London property tenants feel ripped off by lettings agency fees, it is suggested

London's rents have reached a new high

Following a monthly rise of 0.9% to £1,047, London’s rents have reached a new high for the second month in a row according to the latest figures from LSL Property Services.

Currently, London renters pay an average of £41 extra per month, a 4% increase compared to June 2011 and with rents around 80% higher than the rest of the UK there are claims that London’s renters are being ripped off.

Indeed, the proportion of people renting their homes privately across the UK has grown and is set to expand further, rising to 22% by 2025 with more than a third of households in London renting by this time according to a recent report commissioned by the Resolution Foundation and Shelter from Cambridge University.

‘Tenants complain of numerous problems in the UK rental market, particularly in London where rents are significantly higher than anywhere else in the UK. A big issue in the market is that rising rents have put significant pressure on tenants, with late or unpaid rent in June now standing at 9.2%, an increase from 8.9% in the previous month,’ said James Davis, chief executive officer of lettings company Upad.

The firm’s recent survey on the most pressing issue tenant’s face across Britain with a focus on London found that high deposits and getting them returned was one of the biggest factors with a proportion of tenants made to pay up to and beyond 12 months deposit.

Other issues included property maintenance, pets being allowed into the property and notice periods. However while these issues were also of concern to London tenants, this group also pointed to high rents, not finding suitable homes to live in and having to earn 2.5 times the annual rent as a minimum as problems affecting them.

‘The size of my rent means that I can’t save any money to buy a house. I earn a decent wage, above the average but still have no chance in the next three to five years of saving for a deposit. Another issue is paying for poor quality housing at such a huge expense. In London you can pay extortionate prices for not very much at all. And, if this wasn’t enough, there are a number of lettings agencies who aren’t helping either. They can charge exceptionally high fees and contribute to rising rents by artificially inflating the market,’ one tenant told the survey.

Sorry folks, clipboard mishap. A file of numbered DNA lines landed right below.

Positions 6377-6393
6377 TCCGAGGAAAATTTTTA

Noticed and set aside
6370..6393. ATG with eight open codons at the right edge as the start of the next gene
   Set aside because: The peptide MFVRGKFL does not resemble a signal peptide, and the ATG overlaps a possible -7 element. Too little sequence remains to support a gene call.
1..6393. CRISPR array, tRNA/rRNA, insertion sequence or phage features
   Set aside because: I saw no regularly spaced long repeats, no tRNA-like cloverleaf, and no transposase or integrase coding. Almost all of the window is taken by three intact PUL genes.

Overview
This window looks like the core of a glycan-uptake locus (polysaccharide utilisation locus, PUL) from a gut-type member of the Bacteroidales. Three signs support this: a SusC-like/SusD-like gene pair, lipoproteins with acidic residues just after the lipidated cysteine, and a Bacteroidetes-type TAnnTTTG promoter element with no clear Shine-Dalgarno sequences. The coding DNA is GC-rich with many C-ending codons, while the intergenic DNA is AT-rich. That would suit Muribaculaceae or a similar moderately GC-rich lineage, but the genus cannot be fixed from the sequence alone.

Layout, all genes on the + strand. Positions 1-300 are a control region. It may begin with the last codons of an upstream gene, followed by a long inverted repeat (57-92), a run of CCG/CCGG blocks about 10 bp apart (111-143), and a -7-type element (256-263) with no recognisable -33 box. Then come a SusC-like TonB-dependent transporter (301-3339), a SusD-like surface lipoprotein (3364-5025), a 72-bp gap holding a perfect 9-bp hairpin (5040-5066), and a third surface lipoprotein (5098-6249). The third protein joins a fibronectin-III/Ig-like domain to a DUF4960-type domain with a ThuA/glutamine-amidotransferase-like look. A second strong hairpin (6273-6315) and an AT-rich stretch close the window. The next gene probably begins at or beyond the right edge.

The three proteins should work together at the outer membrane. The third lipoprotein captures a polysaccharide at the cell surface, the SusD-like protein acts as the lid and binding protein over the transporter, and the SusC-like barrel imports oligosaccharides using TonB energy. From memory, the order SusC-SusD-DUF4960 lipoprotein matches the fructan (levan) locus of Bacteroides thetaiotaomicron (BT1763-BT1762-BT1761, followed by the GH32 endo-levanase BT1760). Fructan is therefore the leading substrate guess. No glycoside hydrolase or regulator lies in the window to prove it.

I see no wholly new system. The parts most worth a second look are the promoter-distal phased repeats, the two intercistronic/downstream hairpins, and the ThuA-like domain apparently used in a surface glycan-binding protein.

On a national level, the findings revealed that while 73% rented property from a lettings agent 93% were concerned that they were being charged extortionate fees. On a similar note, 79% said that the level of service they received from their agent did not reflect the fees they paid with one disillusioned respondent explaining that they paid £444 for a very slow reference check.

Meanwhile, when asked how much they paid to move into their current property excluding rent and deposit, a number of tenants revealed that they paid up to a whopping £5,000 with 78% stating they had to pay an extra fee on top ranging from £100 to £800.

‘The rental market in London is ridiculous and moving in fees are uncalled for. The company that checked the previous tenant out two weeks before I moved in charged the landlord to move them out then charged me for a new itinerary,’ another survey respondent revealed.

Some 40% of UK respondents said that not all the costs of renting were made clear by their agent. One disheartened tenant explained that they had not been made aware of the imposed check out fee or obligatory cleaning while another described that a further cost to provide tenancy agreements was not mentioned until after the agent had received £250 for an application fee.

2 Responses to “London property tenants feel ripped off by lettings agency fees, it is suggested”

  1. If greedy landlords aren't careful, people will move out of London leaving it akin to Ireland.
    Or we'll end up with a situation like Monaco (only with drizzle) where only the super-wealthy can afford to live in London and where employment is built around a service industry that caters to the rich. Is this what London is to become? A boring, dull and expensive place but greedy and cheap for all the wrong reasons? Government needs to get a grip and help regulate private rents.

  2. The Gentleman

    @Puddy – Unlikely to happen. London has a population more than 200 times that of Monaco and as it is the heart of the UK (has roughly 10% of the population) people will not leave.

    The most likely situation is that, in the future, there will be more investment into the Private Rented Sector from larger organisations (such as Institutional Investors) looking to achieve long term returns. These investors will be able to drive down costs and offer longer tenancies. Keep an eye on East Village as this will be held up as an example of whether Institutional Investment can work in the UK.

    At the moment things are geared towards the Landlords but as attitudes and society changes we will find ourselves shifting towards a more European model of renting where there is more power for the tenant with greater security.


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